I didn’t understand why we were in the woods. Weeks ago, Gloria told us about a girl she saw outside the front door of Stafford’s department store. Apparently, the kid had taken a baby soother because her brother was crying. As punishment, her mother taped construction paper to her T-shirt with a message that read, “Do not trust me. I rob stuff.” I thought Gloria was going to do the same thing. So the neighbors could gawk. “This doesn’t make sense. Nobody lives in here.”
“How do you know?”
“Because it’s just trees, Gloria. And squirrels.”
She looked me right in the eye. “Wait and see, mister,” she said. “No-body don’t mean no-thing. Try not to breathe when you hear one of them. They’ll smell you a mile away.”
Then she left me standing under the sign. She wound her way back through the trees, and I could hear her humming a tune. The notes of her music vanished just seconds before she did.
I stood there, waiting. My stomach groaned. It had to be dinnertime by now. Gloria was probably cooking noodles or heating up a can of soup. Any moment, she’d be back. She’d find me exactly where I was and realize I wasn’t bothered one bit. And who ’d win then? Wolves? What a joke.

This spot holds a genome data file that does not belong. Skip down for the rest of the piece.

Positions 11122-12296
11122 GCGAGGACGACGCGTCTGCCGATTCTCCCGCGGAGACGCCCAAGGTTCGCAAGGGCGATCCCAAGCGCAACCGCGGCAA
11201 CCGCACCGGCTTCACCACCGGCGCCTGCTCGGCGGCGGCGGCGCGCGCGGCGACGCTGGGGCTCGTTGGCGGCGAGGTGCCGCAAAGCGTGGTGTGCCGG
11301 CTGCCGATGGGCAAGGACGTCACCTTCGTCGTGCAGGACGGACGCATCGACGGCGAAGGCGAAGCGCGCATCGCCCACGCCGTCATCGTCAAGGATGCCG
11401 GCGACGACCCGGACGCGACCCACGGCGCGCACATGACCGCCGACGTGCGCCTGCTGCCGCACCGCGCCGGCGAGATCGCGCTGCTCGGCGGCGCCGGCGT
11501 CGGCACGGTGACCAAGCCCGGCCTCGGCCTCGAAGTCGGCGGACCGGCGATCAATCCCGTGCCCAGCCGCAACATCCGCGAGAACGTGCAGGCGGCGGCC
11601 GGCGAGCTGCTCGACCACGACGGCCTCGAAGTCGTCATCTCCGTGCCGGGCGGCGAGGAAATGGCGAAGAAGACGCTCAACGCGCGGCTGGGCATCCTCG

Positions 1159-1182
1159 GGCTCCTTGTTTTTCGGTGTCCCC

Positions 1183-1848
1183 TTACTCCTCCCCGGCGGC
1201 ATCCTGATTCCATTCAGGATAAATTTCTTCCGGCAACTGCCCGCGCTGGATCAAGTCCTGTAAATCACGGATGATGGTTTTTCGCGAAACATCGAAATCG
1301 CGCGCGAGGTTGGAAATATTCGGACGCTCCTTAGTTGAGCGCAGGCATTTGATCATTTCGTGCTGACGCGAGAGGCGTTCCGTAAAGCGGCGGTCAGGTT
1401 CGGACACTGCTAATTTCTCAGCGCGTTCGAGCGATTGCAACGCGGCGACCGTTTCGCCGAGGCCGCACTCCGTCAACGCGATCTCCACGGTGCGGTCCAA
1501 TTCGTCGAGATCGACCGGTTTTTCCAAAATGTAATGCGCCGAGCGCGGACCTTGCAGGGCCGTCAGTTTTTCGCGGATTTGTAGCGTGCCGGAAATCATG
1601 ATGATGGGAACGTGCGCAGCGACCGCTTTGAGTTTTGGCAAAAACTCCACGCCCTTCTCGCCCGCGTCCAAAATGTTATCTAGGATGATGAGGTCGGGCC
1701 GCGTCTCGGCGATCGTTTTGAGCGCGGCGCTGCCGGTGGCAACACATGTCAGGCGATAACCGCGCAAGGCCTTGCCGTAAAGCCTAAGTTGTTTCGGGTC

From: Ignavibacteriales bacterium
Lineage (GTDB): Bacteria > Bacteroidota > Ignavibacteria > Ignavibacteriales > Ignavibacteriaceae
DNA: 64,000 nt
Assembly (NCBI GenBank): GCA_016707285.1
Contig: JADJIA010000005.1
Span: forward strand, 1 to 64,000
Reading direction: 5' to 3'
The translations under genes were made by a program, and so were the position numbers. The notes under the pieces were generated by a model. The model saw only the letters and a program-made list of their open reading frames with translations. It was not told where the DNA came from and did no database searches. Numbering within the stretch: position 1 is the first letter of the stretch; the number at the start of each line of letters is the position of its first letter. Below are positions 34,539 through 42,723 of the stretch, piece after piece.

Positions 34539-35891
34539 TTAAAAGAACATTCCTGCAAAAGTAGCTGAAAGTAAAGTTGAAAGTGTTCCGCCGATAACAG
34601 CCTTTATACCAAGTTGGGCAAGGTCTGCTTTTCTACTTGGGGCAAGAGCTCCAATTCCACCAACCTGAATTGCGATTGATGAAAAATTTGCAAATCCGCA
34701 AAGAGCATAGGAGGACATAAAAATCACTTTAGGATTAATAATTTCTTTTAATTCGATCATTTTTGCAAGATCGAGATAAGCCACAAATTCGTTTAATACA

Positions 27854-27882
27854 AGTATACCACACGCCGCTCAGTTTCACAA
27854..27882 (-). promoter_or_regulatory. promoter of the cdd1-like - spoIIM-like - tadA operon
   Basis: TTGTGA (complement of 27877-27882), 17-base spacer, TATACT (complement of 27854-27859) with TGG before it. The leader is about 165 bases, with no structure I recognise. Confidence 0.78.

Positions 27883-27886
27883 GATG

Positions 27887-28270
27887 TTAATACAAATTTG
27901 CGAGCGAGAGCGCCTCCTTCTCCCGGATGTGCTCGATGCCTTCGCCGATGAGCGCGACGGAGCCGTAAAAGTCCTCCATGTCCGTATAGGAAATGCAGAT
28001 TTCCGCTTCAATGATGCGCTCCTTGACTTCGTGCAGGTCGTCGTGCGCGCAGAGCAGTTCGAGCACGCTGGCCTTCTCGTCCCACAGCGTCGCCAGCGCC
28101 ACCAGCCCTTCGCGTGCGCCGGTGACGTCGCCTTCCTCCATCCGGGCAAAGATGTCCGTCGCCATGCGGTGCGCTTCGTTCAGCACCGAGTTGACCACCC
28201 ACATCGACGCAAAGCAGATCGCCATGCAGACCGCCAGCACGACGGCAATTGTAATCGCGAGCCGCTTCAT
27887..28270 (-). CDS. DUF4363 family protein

But she never appeared. Water from the swampy ground seeped through my sneakers. My feet itched but I didn’t reach down to scratch. I kept leaning against the tree as the afternoon passed and the light changed. I had to pee, badly, but I knew any second she’d be there. Each time I heard a branch snap or leaves rustle I’d squint in her direction, but I didn’t see her. Gradually color seeped away. Shadows expanded and consumed the ground. I watched. Soon, she’d return. The woods turned grayer and grayer. Soon. Then, in a single long breath, all my eyes could see was black.
Realization made my skin turn cold. She wasn’t coming back for me. She’d left me for the night. Why would I ever have believed she’d stick me out in the road with that sign? She’d never purposely give the neighbors something to talk about. Not Gloria. She didn’t want me to feel embarrassed about grabbing a few chocolate bars. She wanted me to feel afraid.
And she’d succeeded. In the pitch black, I was too scared to twitch. To breathe. To think. I had no idea which way was east or west, or how I’d get home. I patted the gnarly bark of the trunk behind me. Reached up to feel my THEIF sign, just in case I’d accidentally gotten turned around. My heart clacked loudly, but my ears strained to identify every sound. Plants uncurling, insects crawling, small animals under the dead layer of leaves. Burrowing toward me. So much noise inside the silence.
The darkness grew darker.